Why is now a good time to practise yoga?
I have had a number of people getting in touch with me recently, who have practised yoga before and are keen to get back to it. And they are not sure how to go about it.
The regular yoga practice they enjoyed earlier in their lives may have been pushed aside as commitments grew, children arrived, work pressures increased or caring commitments took over. These things happen and when we find we suddenly have space to breathe, think and reflect, we realise what we are missing.
In the current situation your regular face to face yoga sessions may have been replaced by Youtube videos or zoom classes and if you are not able to access these easily then you probably feel in need of guidance.
The most important thing to remember is that after a break in your yoga practice, your body will probably have changed. So you are unlikely to slot back into your old practice routines. Health conditions affect the body, childbirth can alter a woman’s body, a more sedentary lifestyle may lead to tension and tightness. And if you have been involved in active sports such as running or cycling, then your body will have become stronger and more muscular and probably less flexible.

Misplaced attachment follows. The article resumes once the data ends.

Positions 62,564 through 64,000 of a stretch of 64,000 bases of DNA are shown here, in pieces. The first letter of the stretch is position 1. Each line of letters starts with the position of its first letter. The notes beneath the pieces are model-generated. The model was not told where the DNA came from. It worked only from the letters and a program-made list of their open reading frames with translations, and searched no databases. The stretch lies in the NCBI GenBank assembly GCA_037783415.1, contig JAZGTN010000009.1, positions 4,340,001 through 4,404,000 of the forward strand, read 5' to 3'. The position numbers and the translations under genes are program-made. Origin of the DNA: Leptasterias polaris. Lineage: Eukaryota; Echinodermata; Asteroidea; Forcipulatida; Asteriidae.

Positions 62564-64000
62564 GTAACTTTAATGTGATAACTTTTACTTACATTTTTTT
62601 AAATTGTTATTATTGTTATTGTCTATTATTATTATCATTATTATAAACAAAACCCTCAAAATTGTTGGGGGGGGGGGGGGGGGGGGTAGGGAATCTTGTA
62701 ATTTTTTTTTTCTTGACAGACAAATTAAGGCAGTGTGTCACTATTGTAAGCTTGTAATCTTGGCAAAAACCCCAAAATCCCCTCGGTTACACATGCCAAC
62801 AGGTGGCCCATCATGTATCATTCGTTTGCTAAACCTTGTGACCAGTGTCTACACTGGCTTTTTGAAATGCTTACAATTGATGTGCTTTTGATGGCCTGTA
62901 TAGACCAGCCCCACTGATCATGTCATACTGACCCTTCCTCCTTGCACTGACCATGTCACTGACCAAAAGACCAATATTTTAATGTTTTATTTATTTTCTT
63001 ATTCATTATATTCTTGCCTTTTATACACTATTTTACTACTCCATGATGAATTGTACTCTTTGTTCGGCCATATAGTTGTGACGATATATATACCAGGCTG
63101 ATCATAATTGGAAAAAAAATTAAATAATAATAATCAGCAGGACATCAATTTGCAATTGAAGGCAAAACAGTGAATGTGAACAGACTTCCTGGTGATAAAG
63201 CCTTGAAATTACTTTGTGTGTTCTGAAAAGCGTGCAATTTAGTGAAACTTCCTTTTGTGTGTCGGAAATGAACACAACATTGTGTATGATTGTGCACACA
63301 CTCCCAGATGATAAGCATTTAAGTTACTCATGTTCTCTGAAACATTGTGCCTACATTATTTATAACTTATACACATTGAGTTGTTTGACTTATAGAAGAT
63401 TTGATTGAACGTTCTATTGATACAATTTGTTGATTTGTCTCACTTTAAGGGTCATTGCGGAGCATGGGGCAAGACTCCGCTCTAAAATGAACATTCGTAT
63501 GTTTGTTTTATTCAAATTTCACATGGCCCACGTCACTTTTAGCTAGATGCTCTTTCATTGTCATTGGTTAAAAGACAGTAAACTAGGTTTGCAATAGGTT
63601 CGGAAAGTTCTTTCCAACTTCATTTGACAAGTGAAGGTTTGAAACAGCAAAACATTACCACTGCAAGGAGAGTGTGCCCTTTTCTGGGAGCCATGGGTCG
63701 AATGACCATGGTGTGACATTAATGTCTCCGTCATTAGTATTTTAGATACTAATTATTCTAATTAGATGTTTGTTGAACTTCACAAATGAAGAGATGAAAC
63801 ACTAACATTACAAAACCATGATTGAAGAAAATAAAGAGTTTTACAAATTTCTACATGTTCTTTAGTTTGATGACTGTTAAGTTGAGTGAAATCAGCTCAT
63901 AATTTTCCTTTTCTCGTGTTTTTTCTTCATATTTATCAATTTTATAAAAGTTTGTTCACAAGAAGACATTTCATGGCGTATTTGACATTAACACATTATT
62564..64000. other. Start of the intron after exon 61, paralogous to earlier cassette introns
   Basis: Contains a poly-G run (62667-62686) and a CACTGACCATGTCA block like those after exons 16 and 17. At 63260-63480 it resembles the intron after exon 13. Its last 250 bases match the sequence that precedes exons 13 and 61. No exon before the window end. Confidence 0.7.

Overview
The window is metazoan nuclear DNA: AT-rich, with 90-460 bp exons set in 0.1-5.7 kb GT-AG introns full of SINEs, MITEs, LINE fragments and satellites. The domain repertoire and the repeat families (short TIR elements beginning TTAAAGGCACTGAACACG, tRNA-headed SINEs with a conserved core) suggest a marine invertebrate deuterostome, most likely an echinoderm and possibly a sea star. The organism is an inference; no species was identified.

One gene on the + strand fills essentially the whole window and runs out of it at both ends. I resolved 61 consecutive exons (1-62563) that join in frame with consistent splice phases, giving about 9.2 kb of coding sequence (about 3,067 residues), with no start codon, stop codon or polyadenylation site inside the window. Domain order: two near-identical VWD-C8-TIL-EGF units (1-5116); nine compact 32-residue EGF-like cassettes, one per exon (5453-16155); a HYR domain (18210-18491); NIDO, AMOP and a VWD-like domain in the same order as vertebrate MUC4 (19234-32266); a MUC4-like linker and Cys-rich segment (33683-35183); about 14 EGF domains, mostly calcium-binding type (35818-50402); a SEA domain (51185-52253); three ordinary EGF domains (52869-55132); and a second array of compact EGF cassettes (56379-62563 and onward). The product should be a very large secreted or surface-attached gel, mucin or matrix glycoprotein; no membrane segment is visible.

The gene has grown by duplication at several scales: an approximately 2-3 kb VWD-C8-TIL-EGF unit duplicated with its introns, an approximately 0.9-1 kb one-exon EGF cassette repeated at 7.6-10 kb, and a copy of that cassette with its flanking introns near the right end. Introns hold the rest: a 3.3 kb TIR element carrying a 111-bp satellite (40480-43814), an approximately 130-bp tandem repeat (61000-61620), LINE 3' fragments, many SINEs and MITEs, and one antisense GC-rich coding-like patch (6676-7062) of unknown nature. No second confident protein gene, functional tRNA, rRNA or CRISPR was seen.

In yoga, we try to achieve a balance between strength and flexibility, energy and calm, an awareness of what is around us and personal, quiet focus. And a regular practice helps us to achieve this.
So, for those of you who would like to return to yoga and who can’t access online resources, what should you do?
Reflect on your previous yoga practice and identify three simple postures you can recall in detail and practise them as if you had never done them before – with your new and different body. Avoid stronger, advanced poses – go back to basics and be open minded and explore how your different body responds to the gentle stretch of, for example,
Triangle (Trikonasana) or to a easy, seated forward stretch. And always begin with Tadasana, the Mountain (standing) pose. I often say to my clients that when practised well, with precision and serenity, this pose is all you need. So just find a quiet spot, stand in Tadasana, relax your shoulders, align your feet, watch your breathing become lighter and experience the quietness of yoga.
If you’d like to discover more, do tune in to the Georgy Jamieson show on Saturday mornings on BBC Radio Suffolk at 11.40am for Yoga on the Radio where I guide listeners through a simple posture each week. And you can learn yoga with me during lockdown – more details are on my website at izzyyoga.co.uk, or call 01473 625115, or email firstname.lastname@example.org. I’m also on Instagram – look for Izzy_Yoga.
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